Most football fans have the same dream.
In a perfect world, their club would win league after league and cup after cup with a team of homegrown players. All local boys, all wearing the shirt they grew up in.
There would be stories of the star striker going to his first game as a toddler and pictures of the time the talismanic midfielder met a club legend before he could walk.
Barcelona have come close. They had seven La Masia graduates in the team that beat Manchester United in the 2011 Champions League final. Ajax had six academy graduates in the team which won the Champions League in 1995. United had four when they won it in 1999.
United's record of producing their own players is better than most.
In David Moyes' first-team squad this season there's Ryan Giggs, Jonny Evans, Tom Cleverley and Danny Welbeck. There's also man of the moment Adnan Januzaj, while Darren Fletcher might yet make a comeback from illness.
The six are at different stages of their careers and with it, different stages of their relationship with United fans.
Giggs is the legend, Januzaj the new saviour. Cleverley and Welbeck have their doubters. Evans and Fletcher will know how they feel having been through the same when they first broke into the team. Older and more established, both have now come out the other side.
There's a complex bond between youth team graduates and fans.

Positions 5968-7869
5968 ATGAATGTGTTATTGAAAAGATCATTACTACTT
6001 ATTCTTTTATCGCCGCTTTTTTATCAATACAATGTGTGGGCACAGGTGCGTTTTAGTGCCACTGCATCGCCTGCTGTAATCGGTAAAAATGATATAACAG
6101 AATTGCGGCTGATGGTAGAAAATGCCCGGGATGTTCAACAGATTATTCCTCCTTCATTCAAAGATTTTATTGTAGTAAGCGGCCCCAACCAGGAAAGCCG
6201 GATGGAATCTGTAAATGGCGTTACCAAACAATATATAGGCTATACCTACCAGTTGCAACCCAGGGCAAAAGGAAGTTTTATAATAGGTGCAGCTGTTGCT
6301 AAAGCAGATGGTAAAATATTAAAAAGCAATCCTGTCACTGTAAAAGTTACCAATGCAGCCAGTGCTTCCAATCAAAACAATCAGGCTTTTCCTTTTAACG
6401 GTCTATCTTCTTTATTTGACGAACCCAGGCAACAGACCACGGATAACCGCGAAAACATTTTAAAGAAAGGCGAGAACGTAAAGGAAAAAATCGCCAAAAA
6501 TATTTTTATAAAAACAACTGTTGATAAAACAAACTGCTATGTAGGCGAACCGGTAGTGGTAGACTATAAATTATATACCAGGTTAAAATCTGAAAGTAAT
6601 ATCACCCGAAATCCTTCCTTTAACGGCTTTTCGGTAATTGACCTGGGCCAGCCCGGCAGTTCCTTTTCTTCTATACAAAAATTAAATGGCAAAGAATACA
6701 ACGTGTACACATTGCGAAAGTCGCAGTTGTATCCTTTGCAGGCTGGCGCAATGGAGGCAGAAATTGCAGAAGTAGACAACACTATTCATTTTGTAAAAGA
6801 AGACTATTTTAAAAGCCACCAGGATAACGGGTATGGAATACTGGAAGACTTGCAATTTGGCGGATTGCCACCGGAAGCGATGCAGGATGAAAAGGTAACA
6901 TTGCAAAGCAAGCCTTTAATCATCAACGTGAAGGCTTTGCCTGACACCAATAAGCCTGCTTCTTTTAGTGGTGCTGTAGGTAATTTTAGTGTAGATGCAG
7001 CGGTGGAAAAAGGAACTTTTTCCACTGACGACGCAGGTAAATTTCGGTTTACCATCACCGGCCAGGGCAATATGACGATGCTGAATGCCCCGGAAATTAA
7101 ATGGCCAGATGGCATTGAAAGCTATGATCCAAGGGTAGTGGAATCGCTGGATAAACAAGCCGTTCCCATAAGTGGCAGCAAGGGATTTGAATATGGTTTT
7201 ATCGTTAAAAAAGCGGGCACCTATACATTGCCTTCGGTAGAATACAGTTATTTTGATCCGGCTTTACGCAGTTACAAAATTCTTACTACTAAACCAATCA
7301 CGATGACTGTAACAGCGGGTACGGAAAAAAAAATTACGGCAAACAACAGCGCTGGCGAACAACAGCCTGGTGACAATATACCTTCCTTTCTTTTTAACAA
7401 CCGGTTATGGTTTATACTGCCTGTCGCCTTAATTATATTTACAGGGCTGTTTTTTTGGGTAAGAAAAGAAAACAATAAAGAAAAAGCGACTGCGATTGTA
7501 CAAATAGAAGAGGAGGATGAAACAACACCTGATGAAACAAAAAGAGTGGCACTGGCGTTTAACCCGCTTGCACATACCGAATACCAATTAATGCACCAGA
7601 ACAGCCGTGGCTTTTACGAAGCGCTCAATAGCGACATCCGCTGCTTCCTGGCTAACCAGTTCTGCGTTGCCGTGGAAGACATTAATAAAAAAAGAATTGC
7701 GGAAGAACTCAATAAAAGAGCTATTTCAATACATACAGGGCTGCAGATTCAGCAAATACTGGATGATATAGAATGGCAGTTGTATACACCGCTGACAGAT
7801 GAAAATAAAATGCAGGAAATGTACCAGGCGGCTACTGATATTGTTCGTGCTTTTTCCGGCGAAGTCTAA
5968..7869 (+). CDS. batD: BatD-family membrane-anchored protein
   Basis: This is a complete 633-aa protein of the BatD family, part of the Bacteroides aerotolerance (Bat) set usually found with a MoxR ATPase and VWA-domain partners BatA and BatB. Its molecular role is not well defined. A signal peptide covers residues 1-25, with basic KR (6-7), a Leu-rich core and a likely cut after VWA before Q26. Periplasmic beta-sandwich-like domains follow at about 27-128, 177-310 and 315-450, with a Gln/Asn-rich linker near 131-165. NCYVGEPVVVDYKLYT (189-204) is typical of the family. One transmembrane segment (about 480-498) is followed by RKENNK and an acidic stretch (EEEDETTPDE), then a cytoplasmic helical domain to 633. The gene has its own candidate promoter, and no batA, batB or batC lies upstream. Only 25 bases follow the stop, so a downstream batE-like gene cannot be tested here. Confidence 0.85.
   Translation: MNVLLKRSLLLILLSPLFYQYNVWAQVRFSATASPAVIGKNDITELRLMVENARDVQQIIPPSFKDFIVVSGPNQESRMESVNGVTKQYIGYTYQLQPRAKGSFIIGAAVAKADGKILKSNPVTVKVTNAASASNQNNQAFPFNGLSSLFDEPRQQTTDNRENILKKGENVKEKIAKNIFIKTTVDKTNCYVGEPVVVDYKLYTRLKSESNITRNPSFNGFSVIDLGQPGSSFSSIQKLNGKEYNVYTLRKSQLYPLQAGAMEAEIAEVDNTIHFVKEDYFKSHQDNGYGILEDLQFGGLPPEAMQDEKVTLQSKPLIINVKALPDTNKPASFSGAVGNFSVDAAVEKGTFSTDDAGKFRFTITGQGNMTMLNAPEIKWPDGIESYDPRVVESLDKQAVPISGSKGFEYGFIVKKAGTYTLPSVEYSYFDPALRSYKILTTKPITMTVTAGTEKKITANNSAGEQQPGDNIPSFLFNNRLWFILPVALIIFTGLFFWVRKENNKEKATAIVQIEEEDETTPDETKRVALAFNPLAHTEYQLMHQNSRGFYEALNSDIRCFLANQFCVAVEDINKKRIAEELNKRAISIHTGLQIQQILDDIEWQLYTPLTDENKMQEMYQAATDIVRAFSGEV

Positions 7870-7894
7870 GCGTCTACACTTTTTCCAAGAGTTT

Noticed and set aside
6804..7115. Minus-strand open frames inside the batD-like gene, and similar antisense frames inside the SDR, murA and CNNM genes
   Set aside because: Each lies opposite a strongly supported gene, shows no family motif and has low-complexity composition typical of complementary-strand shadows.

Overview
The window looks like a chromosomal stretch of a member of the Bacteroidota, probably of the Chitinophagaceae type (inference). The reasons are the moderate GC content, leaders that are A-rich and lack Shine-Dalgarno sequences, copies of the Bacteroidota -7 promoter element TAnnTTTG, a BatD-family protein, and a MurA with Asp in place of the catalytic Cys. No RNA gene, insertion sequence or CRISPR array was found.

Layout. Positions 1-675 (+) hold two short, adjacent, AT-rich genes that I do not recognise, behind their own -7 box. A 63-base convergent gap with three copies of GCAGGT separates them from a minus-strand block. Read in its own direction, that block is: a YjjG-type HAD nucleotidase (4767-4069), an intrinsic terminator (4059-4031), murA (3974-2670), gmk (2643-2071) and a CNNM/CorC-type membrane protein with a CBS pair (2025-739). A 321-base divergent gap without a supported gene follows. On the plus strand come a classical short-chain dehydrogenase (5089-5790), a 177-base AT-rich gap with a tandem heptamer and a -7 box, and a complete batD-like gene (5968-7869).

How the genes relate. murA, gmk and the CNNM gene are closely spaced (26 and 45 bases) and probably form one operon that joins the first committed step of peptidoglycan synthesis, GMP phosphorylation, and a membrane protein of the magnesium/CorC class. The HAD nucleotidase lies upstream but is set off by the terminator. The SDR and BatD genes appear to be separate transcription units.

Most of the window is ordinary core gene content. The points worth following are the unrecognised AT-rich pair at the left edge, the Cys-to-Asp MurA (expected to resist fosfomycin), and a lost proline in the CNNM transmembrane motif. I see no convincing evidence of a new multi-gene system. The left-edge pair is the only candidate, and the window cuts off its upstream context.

Supporters are always keen to see young players progress into the first-team. But when they do, they are greeted with a touch of suspicion.
It's especially difficult for young players to make the grade at Old Trafford. United are expected to sign the best in the world, and young players are sometimes judged against those standards.
If Cleverley isn't good enough, Moyes should go after Ilkay Gundogan. If Welbeck doesn't score enough goals, United should bid for Robert Lewandowski.
But it's an impossible comparison.
The players who fall off the production line at 20 or 21 are unfinished. They learn on the job, and they're bound—even expected—to make mistakes.
Young players are almost incapable of consistency, unless they happen to be a freak talent. They need love, care and support and to have their workload carefully managed.
Like Evans and Fletcher, who were targeted by the boo-boys early in their United careers, Welbeck and Cleverley will emerge better players. At 22 and 24 respectively, they haven't yet reached their peak.
But in the stories of Welbeck and Cleverley's progression, there's a lesson for Januzaj.
At 18, and just nine games into his United career, he's still riding a wave of excitement. He's a special talent, one that doesn't come along very often.
But he's only a teenager, and there will be times, later this season or next year, when he's struggling for form.
Cleverley was hailed as the solution to United's midfield problems when he turned the 2011 Community Shield against Manchester City. But two years on, there are some fans who wouldn't have him in the team.
With more experience comes greater expectation and just as that has been true for Evans, Fletcher, Welbeck and Cleverley, it will be the same for Januzaj.
How he handles it will be just as big a test as anything he has faced on the pitch in his debut season.